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You don’t have to be a genius to realize that skydiving is an inherently dangerous activity. However, there are several methods to mitigate that risk. I’ve been both a paratrooper (static line) in the military and a civilian skydiver (freefall). So I’ve experienced both sides of the scale.
It’s true, in the military, every pin, needle, and strap must be checked and rechecked prior to boarding the aircraft. Yet, on a civilian jump, you’re responsible for checking your own gear. That’s not to say that nobody will check you. Go to any drop zone in America and you’ll likely find fellow veteran paratrooper who will happily check your gear. Not to mention, there are several coach and instructor qualified jumpers who have anywhere between two and twenty-two THOUSAND jumps on their log.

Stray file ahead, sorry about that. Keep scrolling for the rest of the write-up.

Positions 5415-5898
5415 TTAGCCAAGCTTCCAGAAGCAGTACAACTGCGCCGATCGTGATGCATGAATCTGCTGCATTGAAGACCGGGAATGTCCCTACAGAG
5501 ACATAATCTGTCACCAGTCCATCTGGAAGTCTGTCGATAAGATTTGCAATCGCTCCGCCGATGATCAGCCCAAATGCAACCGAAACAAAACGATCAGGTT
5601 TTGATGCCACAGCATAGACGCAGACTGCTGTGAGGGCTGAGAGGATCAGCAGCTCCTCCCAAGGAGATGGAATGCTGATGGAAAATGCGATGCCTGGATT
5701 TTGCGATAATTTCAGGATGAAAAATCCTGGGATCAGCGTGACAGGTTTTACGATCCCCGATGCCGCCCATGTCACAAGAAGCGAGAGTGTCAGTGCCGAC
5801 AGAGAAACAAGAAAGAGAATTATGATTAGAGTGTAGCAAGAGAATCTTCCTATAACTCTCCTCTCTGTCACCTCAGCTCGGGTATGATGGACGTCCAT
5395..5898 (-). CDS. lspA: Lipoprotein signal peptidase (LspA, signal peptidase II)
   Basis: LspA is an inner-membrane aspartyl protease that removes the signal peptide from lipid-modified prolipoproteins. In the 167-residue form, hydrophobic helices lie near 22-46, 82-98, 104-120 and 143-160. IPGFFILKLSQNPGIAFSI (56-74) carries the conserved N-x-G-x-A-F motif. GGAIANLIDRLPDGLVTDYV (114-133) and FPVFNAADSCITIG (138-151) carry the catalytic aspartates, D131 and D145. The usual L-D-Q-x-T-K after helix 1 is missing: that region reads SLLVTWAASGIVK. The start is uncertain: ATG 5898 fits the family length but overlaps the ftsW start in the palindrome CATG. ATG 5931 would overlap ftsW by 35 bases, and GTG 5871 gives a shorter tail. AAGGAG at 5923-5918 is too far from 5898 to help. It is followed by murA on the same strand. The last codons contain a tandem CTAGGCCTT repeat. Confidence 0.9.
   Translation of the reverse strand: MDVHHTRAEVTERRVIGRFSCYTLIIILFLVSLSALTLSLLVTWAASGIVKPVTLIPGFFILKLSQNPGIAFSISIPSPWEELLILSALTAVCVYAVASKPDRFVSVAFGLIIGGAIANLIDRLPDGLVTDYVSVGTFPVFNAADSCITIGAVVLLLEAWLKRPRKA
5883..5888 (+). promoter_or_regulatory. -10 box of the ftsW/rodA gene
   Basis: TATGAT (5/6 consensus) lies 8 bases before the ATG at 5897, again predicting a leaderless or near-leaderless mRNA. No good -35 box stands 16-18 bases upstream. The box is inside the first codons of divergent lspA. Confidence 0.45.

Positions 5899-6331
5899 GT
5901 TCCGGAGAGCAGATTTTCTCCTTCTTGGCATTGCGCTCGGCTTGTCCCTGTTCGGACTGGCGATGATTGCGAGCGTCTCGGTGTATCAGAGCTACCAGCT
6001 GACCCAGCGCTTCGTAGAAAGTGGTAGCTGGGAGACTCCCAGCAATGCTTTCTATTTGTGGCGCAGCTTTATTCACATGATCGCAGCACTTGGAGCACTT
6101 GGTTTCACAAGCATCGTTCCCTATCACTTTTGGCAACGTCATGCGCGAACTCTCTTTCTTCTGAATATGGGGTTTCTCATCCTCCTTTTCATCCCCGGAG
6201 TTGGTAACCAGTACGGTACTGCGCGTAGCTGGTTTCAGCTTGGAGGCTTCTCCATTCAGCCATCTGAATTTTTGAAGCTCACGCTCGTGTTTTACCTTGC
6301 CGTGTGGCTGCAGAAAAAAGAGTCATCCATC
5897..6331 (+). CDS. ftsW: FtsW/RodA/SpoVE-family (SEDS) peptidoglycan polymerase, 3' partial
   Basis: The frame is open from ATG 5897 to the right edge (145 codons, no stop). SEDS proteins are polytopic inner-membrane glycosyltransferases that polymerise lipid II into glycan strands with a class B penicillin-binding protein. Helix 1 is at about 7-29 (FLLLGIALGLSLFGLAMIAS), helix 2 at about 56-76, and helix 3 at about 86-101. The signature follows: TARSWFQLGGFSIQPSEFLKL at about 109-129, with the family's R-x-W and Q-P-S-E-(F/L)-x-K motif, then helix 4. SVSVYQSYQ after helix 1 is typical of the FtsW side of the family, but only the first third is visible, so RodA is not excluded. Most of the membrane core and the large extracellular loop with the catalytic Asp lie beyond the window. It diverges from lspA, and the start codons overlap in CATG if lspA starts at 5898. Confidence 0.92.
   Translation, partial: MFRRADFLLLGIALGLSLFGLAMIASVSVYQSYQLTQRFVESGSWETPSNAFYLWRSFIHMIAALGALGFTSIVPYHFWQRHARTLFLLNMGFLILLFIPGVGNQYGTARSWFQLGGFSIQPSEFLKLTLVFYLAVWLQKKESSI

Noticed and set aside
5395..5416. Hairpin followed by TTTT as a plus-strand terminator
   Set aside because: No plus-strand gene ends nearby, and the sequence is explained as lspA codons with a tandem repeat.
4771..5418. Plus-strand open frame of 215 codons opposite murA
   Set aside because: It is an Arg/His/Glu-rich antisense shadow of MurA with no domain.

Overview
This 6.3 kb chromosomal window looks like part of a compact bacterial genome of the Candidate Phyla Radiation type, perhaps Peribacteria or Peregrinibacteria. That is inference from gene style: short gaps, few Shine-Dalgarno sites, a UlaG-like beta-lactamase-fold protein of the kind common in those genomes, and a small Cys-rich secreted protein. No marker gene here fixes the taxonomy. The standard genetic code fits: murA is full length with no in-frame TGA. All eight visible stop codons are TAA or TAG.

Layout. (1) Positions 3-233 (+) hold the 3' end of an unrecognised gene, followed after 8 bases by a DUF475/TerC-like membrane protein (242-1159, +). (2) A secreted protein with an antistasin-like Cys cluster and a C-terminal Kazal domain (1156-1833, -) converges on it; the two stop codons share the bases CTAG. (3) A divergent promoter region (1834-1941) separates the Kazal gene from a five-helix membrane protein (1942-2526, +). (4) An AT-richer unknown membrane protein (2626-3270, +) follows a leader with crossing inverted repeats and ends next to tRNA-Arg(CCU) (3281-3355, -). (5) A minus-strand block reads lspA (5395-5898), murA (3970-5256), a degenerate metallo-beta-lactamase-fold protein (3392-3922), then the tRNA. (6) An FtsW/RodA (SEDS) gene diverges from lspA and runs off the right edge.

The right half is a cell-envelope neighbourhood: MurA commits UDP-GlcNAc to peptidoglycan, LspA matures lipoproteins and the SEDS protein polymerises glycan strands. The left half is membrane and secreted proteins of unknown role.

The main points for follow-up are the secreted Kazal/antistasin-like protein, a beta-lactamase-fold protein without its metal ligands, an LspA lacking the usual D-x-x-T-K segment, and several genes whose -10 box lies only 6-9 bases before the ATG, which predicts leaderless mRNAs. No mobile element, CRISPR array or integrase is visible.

Don’t get it confused. Civilian drop zones may be a little lax in their PCC’s (pre-combat checks) and PCI’s (pre-combat inspections) but the accident rate is still very low. Civilian skydivers take their chosen hobby/profession very seriously and if you challenge that, you’ll be quick to get the boot. //